Saturday, March 28, 2015
Pileated Woodpeckers (PWP) are not as common as some other woodpeckers such as Downy or Red-bellied woodpeckers, but they are not uncommon either. Their favored habitat is mature deciduous forests. I know of four different locations where I can see them. They have one call that sounds very much like a "jungle bird." The most common vocalization, though, is a "kuk,kuk, kuk," which can be almost constant when they become agitated.
They are wary, but I have gotten amazingly close to one at times without spooking it. I saw this particular bird at the pond I have been visiting this winter to film puddle ducks. One side of the pond consists of a commercial area, a warehouse type area. One day, my wife and I drove into this area to see how reasonable it would be to try to access the pond from that side. As we drove on the edge of the driveway closest to the pond, we stopped to evaluate our options. All of a sudden, not ten feet away, a pileated appeared on a tree at eye level. We were able to watch him for a couple minutes without scaring him. He was actually so close, I couldn't film him and the minimum distance for that lens is eleven feet. In other words, the bird was closer than eleven feet from us.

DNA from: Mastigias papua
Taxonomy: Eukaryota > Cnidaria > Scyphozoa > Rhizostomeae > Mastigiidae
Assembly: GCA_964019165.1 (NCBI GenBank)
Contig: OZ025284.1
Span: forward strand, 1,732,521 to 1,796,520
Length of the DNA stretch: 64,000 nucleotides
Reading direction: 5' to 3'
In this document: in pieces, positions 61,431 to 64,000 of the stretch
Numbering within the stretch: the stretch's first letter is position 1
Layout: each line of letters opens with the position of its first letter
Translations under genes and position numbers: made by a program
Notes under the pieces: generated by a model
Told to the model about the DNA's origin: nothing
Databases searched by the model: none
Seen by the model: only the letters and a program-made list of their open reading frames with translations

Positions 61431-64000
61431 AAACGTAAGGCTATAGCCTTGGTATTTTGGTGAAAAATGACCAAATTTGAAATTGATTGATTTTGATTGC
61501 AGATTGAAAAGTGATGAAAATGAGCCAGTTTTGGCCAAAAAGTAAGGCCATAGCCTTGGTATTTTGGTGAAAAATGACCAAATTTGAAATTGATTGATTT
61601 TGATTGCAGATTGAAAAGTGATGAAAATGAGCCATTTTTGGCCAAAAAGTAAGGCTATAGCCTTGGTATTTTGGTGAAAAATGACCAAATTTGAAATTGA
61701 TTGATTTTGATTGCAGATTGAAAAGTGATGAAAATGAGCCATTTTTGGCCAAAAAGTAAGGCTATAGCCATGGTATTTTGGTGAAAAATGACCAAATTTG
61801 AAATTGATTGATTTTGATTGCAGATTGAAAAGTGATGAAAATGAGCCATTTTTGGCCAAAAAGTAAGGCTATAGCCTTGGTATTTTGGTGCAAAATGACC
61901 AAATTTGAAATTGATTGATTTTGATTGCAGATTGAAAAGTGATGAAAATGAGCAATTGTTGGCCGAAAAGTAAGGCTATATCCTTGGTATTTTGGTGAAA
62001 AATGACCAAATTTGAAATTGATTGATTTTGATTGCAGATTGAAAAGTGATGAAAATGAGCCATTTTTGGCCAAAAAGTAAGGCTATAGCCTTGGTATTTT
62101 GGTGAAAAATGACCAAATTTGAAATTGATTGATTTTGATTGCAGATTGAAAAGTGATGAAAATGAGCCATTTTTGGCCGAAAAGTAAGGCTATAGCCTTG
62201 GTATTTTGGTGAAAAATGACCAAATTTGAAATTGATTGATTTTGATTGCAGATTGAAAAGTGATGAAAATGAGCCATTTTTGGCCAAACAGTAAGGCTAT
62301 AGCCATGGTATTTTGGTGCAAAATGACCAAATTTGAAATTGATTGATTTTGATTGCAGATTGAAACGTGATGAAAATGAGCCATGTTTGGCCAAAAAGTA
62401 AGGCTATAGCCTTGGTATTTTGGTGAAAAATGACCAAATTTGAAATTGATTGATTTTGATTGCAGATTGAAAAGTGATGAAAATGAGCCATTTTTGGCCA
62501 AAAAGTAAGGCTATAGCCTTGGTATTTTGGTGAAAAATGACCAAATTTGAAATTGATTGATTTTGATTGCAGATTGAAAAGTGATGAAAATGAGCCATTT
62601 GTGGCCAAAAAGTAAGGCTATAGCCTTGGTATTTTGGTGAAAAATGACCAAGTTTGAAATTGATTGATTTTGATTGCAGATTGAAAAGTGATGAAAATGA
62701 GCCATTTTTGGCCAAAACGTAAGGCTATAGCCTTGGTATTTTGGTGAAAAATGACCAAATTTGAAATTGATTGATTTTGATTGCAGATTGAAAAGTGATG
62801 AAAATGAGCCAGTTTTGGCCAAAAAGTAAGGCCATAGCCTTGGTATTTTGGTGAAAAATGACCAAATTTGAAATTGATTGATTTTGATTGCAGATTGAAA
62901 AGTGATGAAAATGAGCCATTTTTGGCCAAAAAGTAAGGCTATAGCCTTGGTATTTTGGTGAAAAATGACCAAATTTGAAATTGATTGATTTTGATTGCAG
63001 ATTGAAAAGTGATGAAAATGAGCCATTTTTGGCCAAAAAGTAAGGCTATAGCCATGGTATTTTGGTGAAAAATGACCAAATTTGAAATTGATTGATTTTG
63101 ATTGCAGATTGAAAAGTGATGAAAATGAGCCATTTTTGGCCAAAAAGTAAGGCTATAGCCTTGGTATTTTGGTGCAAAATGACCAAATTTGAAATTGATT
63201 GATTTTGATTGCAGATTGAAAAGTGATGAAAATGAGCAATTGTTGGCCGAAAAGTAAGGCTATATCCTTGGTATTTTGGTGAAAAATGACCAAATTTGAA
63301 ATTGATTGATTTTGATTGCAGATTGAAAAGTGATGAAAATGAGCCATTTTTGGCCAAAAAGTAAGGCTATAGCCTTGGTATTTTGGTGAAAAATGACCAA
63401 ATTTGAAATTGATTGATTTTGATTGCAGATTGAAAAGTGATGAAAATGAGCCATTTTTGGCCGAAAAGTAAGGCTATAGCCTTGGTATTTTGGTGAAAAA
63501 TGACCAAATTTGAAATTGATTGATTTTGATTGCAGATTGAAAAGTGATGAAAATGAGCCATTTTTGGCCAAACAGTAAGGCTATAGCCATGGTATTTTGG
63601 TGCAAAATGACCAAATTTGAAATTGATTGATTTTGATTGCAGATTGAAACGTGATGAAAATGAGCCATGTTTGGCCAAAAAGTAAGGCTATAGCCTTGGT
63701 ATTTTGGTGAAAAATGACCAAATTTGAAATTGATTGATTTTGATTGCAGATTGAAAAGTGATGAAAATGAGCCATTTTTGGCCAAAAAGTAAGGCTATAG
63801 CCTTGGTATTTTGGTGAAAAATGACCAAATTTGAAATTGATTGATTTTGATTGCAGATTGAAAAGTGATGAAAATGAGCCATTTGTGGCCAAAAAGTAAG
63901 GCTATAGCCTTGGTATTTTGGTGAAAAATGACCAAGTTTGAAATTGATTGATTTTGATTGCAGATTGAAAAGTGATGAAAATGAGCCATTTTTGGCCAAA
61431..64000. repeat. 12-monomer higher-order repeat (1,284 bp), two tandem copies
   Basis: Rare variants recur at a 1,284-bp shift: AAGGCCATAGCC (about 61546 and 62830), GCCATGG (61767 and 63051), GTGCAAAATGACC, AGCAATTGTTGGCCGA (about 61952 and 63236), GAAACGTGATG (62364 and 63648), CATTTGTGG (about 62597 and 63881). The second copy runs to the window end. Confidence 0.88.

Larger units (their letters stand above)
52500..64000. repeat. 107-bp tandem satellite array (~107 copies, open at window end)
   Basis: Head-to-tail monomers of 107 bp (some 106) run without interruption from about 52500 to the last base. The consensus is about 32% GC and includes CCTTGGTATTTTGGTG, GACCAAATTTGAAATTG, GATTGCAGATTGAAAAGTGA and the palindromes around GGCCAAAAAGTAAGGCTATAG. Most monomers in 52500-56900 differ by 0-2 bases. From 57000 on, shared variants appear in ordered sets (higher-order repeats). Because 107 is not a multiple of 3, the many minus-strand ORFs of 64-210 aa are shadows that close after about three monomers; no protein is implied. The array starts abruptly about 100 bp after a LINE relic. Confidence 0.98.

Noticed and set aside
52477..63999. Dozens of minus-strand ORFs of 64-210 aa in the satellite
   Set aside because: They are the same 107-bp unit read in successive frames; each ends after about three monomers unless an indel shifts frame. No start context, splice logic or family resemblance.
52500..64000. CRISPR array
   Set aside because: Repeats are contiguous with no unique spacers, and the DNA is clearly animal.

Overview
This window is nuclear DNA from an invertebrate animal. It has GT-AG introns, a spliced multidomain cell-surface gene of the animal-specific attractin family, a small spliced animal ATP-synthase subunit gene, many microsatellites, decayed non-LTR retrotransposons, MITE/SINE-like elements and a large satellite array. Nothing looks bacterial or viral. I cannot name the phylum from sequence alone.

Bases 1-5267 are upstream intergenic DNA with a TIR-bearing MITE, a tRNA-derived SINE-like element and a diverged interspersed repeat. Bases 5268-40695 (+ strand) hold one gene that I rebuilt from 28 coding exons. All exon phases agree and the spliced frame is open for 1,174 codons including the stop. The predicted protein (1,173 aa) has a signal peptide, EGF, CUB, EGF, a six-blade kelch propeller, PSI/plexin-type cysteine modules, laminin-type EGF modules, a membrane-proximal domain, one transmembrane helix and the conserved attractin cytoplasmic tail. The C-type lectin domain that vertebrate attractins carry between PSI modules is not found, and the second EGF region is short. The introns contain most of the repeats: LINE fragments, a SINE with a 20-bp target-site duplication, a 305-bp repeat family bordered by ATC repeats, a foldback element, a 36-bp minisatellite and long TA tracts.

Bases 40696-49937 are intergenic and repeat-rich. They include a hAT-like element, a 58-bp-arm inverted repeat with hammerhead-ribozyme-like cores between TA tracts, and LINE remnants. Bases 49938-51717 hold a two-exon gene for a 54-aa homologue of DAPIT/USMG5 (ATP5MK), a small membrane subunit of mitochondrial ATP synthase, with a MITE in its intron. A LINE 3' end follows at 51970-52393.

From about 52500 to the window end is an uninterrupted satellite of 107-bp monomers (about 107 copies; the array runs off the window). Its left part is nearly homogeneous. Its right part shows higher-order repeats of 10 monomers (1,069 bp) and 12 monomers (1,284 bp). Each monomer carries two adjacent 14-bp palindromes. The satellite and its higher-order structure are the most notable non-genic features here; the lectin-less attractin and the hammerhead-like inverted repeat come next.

I am pretty sure the bird I just described is the same one pictured here. The tree in the previous image is at the top of the small knoll shown in this image. The knoll is a little promontory that sticks out into the pond. It was a tree near the building in the background of this photo where we saw the PWP up close.
Their territory is necessarily large because of the type of food they eat and I don't think they tolerate others of the same species in their chosen area. Once he landed in the big tree, he cautiously made his way from one tree to the next, moving lower with each change.
His final destination was the base of this tree where a root of the tree must be in decay. He spent quite a while searching for insects and carefully surveying the area to make sure everything was okay. A common name for them in the not-too-distant past was "logcock." You have to look carefully to see him in this image.
After perhaps fifteen minutes, he shinnied back up the tree and flew back over the pond and out of sight. Because they are almost always surrounded by trees, it is difficult to get shots of them in flight, so I was pleased that he flew over the pond out in the open. Coincidentally, I saw the male that lives right around our home just before writing this. He was alone so I'm thinking his mate is on a nest. They are normally inseparable.